‘‘Because we did that, we had a tough time getting out of ‘D’ zone with numbers,’’ Colliton said. ‘‘In order to not turn the puck over, it was forcing us to have to throw it away [via dump-ins] because we didn’t have enough numbers or speed to get through [the neutral zone].’’

Colliton switched to a more standard system of defending three-on-three down low, with both wingers available to counterattack. But doing so put a lot of pressure on the defensemen and low center because they had no backup if they lost their marks. In the end, the Hawks rejuvenated their offense, but they also gave up the most shots and scoring chances in the league.

In the coming season, however, Colliton said he plans to stick with the higher-risk, higher-reward system the Hawks finished last season employing. He thinks the additions the Hawks made this offseason, bringing in reliable defensive centers Mattias Janmark and Lucas Wallmark and hulking defensive defenseman Nikita Zadorov, will make them better-suited to handle three-on-three coverage.

‘‘The teams that have success, they’re able to control the pace and tempo of the game by playing in the offensive zone,’’ he said. ‘‘In order to do that, you need guys that are competitive, hard-working, responsible, play on the right side of the puck. Those guys can add that to our group. The more of them that you have, it pushes everyone in the right direction. It’s some peer pressure.’’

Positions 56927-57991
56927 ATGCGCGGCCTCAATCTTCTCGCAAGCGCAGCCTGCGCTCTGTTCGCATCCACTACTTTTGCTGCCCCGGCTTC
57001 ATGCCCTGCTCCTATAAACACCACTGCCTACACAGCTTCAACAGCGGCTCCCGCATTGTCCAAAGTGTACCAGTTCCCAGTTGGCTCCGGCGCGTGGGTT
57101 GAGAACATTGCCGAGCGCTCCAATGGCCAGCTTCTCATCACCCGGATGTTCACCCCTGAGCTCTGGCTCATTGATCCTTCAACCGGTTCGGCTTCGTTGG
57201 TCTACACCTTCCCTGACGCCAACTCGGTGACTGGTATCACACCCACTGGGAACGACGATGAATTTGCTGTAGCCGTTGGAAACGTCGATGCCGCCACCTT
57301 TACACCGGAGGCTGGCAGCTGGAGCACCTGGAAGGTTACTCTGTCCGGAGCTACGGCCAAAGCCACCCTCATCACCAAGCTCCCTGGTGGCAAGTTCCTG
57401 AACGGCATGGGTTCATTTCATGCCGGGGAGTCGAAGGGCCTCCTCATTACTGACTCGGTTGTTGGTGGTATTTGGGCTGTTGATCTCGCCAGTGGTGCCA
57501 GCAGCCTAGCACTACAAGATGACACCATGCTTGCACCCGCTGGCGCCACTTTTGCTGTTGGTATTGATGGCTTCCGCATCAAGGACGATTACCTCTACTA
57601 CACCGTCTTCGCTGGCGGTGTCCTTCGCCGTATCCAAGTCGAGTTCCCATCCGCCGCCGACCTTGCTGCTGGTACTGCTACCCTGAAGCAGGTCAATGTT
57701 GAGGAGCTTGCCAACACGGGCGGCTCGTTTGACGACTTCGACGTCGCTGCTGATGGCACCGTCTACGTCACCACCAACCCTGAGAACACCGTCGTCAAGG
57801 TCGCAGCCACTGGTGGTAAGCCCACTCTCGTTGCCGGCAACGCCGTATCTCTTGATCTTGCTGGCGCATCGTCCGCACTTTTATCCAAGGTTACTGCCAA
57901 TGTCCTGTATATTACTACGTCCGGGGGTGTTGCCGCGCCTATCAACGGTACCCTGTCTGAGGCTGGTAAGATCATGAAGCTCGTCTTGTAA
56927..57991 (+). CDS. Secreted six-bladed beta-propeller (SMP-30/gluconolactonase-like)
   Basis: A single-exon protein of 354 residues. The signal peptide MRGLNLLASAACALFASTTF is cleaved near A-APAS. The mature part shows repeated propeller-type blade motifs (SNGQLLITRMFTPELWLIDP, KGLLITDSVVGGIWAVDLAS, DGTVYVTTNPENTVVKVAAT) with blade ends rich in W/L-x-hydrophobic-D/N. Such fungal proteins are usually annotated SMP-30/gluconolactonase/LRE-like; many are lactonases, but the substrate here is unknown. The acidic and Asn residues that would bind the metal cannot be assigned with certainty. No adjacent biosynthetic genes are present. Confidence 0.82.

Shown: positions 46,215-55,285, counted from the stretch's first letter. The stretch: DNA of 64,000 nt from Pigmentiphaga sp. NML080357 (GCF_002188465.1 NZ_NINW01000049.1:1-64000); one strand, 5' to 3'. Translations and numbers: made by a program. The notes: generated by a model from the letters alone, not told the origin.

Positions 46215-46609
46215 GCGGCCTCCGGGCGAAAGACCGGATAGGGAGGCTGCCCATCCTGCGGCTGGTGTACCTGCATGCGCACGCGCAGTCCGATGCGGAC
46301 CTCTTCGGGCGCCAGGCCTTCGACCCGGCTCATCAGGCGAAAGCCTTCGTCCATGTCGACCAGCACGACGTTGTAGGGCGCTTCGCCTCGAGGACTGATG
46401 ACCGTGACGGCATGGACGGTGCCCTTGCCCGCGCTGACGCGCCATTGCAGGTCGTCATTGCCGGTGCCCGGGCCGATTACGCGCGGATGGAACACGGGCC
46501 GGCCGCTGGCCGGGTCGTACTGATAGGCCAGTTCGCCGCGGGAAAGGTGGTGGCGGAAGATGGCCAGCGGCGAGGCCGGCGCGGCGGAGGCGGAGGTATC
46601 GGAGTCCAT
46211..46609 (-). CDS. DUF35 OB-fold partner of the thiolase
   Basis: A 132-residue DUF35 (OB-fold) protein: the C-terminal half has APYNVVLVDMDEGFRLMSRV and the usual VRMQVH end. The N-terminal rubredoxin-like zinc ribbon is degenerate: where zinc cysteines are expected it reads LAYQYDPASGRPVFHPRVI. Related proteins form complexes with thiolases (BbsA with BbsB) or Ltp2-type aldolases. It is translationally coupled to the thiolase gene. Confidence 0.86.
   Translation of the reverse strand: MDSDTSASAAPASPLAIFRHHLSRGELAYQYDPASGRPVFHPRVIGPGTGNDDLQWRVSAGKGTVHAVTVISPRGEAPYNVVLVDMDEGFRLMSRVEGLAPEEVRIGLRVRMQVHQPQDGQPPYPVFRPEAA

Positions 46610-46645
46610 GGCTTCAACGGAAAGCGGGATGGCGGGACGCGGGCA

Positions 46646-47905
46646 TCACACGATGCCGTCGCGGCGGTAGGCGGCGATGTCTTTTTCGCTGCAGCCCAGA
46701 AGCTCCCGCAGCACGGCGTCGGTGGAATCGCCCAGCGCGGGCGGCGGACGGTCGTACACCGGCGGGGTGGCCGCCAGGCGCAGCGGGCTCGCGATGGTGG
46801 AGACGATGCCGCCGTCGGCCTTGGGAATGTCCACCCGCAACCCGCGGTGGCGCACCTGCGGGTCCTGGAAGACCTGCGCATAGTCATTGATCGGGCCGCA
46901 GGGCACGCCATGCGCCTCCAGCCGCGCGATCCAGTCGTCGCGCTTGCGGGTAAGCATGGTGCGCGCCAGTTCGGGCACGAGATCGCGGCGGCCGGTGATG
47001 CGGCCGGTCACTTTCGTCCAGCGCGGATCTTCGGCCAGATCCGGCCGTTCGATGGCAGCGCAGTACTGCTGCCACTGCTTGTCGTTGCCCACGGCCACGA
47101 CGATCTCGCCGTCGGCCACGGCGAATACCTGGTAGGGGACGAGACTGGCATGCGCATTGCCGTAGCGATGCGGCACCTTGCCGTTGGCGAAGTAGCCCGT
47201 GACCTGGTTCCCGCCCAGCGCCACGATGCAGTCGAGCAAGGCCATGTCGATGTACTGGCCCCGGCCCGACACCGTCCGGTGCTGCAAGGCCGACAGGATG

Colliton’s ability to balance his hockey philosophies with the Hawks’ strengths and weaknesses — and ultimately make the latter a priority — serves as another example of his growth as a coach.

Still the NHL’s youngest coach as he nears his 36th birthday, Colliton has led the Hawks for 137 regular-season games and nine playoff games. Those postseason appearances, in particular, gave him valuable wisdom about adapting against an opponent and properly preparing his team.

‘‘I’ve come up with ideas, by going through that process, of things we might want to try in the future,’’ he said. ‘‘That experience is only going to help me going forward.’’

So for better or worse, Colliton is no longer the newbie the Hawks brought in around this time in 2018. He has gained immense experience and knowledge, but he also has blown through his honeymoon period and picked up some haters in the fan base — a group he often must dodge on Twitter, a platform he otherwise lauds as informative and worthwhile.

While awaiting 2021 — which will be his third season and his third unconventionally scheduled season as the Hawks’ coach, although he adamantly avoids griping about that — Colliton has occupied himself by coaching his 8- and 6-year-old kids’ youth teams. He said even that has been personally valuable.

‘‘Anytime you get out of your comfort zone and do things that are different, they help you develop,’’ he said, before adding with a smile: ‘‘It’s been fun to try to convince 6-year-olds you’ve got to bend your knees.’’

And Colliton expects plenty more lessons to trickle out of the months — and years — to come.

‘‘I feel like I’m a better coach now than I was last year, but I’m never going to be a finished product,’’ he said. ‘‘If that learning stops, then I think you’re done.’’